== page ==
PORTLAND—The Yarmouth boys’ basketball team continues to amaze.
Thursday evening in a Western Class B semifinal round showdown with top-ranked Greely at the Cumberland County Civic Center, the fourth-seeded Clippers made history by doing something that hasn’t been done since Richard Nixon was in the White House and the Miami Dolphins were Super Bowl champions.
Trailing the Rangers by five points late in the third quarter, Yarmouth closed the period in dazzling fashion on a 6-0 run and extended its surge to a stunning 13 in a row in the fourth quarter.
Behind staunch defense, the nonpareil leadership of big-game standout senior Luke Pierce and even lo and behold a strong performance at the foul line, the Clippers fought off every Rangers’ push, went on to a 54-42 victory and ended Greely’s season at 17-3.
That means that Saturday at 3:45 p.m., for the first time since 1974, Yarmouth (16-4) will play in a regional final, squaring off against No. 2 Cape Elizabeth (16-4).
“It means everything,” said Pierce. “It’s something to be proud of. There’s nothing like playoff basketball.”
“We spread the floor in the second half, took it to the rim and got after it,” added Yarmouth’s superb head coach Adam Smith. “These guys are tremendous athletes.”
Greely lost three straight years in the semifinals to Cape Elizabeth, but had been the team to beat this year, winning 16 of 18 contests before putting on a clinic in a 78-56 win over No. 8 Gray-New Gloucester in the quarterfinal round Saturday.
Yarmouth, which didn’t even make it to the quarterfinals a year ago, falling to Lake Region at home in a prelim, was solid this winter, winning 14 of 18 games before pulling away to beat No. 5 Mountain Valley, 77-52, in Saturday’s quarterfinal round.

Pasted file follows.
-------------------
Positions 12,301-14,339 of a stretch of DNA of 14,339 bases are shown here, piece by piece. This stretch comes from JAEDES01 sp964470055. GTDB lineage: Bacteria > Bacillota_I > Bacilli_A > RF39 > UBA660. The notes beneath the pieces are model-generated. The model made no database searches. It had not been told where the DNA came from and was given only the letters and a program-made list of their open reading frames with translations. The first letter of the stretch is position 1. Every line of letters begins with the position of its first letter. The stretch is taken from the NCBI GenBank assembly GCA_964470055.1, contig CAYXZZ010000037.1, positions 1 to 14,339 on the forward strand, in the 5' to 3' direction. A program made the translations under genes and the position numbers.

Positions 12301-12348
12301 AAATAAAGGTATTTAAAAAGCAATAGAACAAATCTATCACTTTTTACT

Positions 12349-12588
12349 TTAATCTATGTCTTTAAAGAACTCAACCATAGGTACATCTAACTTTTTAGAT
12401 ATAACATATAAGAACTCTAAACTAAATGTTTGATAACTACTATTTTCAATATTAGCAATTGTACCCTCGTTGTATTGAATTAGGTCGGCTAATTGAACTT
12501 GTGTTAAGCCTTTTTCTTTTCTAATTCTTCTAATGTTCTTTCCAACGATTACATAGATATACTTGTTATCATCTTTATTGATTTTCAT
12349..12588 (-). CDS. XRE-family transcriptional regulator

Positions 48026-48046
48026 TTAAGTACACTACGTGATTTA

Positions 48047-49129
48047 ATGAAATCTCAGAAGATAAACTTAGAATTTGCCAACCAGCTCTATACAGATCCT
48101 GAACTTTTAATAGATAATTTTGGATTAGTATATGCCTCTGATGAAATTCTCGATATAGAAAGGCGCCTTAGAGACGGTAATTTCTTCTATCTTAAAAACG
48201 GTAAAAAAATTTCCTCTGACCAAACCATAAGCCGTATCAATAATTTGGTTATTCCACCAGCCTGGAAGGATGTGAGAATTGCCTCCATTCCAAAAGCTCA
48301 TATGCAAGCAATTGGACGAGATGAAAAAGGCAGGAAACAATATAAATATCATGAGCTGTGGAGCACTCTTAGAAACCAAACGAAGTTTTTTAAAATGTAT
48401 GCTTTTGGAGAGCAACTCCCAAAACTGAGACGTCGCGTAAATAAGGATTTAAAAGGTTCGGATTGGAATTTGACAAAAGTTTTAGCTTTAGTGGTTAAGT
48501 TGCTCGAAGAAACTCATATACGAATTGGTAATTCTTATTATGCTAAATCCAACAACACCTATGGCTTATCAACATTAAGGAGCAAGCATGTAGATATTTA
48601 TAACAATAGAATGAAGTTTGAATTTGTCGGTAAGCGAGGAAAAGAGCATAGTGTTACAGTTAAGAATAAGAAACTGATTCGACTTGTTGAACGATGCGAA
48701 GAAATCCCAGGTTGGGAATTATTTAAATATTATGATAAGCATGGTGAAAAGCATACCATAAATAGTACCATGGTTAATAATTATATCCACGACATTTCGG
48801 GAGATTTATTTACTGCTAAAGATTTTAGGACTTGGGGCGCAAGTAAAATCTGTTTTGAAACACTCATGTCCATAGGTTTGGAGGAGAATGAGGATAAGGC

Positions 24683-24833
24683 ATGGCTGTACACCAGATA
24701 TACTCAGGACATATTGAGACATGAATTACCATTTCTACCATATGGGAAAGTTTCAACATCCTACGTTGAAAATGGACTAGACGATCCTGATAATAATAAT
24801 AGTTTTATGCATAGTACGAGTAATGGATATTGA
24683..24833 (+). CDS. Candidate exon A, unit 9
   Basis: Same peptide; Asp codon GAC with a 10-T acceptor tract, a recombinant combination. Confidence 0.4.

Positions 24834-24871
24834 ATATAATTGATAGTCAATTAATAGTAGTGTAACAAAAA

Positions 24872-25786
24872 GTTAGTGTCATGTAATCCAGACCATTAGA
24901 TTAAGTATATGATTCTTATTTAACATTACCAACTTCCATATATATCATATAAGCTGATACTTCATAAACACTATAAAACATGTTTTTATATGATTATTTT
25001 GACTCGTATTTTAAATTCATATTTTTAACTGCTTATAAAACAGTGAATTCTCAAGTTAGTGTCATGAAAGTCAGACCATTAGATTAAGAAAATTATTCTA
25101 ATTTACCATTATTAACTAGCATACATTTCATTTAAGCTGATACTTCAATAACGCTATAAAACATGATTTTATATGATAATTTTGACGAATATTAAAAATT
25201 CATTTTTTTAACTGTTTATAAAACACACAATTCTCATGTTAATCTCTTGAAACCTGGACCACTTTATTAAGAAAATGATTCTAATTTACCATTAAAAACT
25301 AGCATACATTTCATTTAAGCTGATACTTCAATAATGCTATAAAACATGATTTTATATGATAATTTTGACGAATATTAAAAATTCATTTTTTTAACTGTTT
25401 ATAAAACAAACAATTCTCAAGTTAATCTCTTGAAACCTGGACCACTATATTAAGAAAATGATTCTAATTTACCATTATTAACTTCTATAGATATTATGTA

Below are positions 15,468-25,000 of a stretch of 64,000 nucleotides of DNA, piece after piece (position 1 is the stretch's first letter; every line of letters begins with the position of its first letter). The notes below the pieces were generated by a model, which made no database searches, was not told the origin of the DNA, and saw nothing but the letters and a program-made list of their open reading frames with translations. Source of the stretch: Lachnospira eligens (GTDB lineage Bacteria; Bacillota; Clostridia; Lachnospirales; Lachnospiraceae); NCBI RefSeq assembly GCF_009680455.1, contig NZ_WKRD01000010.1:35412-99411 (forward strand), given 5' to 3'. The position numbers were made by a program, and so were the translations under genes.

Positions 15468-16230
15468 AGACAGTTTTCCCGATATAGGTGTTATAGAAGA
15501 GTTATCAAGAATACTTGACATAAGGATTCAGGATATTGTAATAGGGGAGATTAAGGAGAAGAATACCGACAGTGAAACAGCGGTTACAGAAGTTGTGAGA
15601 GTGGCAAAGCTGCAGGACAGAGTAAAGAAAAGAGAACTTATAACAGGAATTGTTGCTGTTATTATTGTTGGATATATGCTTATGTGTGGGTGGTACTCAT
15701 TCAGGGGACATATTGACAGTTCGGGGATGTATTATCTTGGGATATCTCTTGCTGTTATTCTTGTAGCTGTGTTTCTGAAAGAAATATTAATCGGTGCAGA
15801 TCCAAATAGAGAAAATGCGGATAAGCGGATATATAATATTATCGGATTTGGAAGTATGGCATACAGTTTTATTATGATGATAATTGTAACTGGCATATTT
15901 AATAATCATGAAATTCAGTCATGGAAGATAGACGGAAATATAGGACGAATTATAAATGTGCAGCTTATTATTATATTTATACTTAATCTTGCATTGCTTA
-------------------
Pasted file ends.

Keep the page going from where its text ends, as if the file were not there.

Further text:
The teams split in the regular season, each winning on the road. Greely was a 61-53 victor on Dec. 13. The Clippers responded Feb. 4 with their first victory in Cumberland in memory, 50-48.
The Clippers and Rangers have met three prior times in the playoffs. In the 1970 quarterfinals, Greely eked out a 58-57 decision. Yarmouth’s lone win came in the 1973 regional final (50-46). Four years ago, in the quarterfinals, the Rangers rolled, 67-53.
Thursday, both teams started slowly, but action soon heated up.
The Clippers took a 4-0 lead behind a jumper from junior Josh Britten, a foul shot from Pierce and another from senior Connor Ertz.
Yarmouth could have taken an even larger lead as the Rangers struggled to find their way, but failed to do so.
Greely broke the ice with 4:34 to play in the opening quarter when junior Nick Clark hit a foul shot.
Then, the Rangers’ train came into the station.
Freshman Bailey Train, in his first action on the Civic Center floor, hit a 3 on his first shot to tie the score, 4-4. With 2:43 to go, Train struck again with a 3-ball to give Greely its first lead.
After Pierce made a layup, Train made yet another 3, his third in 1 minute, 43 seconds, to make it 10-6. Senior Aidan Sullivan made a putback for the Clippers before senior standout Sam Johnston got going with a jumper to give the Rangers a 12-8 lead after one.
Yarmouth started the second quarter with a 6-0 run to retake the lead, as Pierce made two free throws, Britten hit two and Pierce made two more. Senior Tanner Storey got in the scoring column with a tip-in, but Pierce made a free throw, then hit two more to make it 17-14.
The Clippers had a chance to extend the lead, but turned the ball over on successive possessions. Greely took advantage as Johnston made a layup after a steal and Johnston made two free throws after another steal. Yarmouth went back up, 19-18, on a Sullivan layup (from Pierce), but the Rangers closed with two foul shots from Johnston and a Johnston jumper as time wound down to make it 22-19.
In the first 16 minutes, there were three ties and five lead changes.
In the third period, Greely got a little separation, but the Clippers came roaring back.
A layup from junior Liam Maker (set up by Storey) got it started. Murphy got on the board with a foul shot, but Maker made a driving layup. After a putback from Sullivan, McDevitt made a baby hook for a 28-22 lead.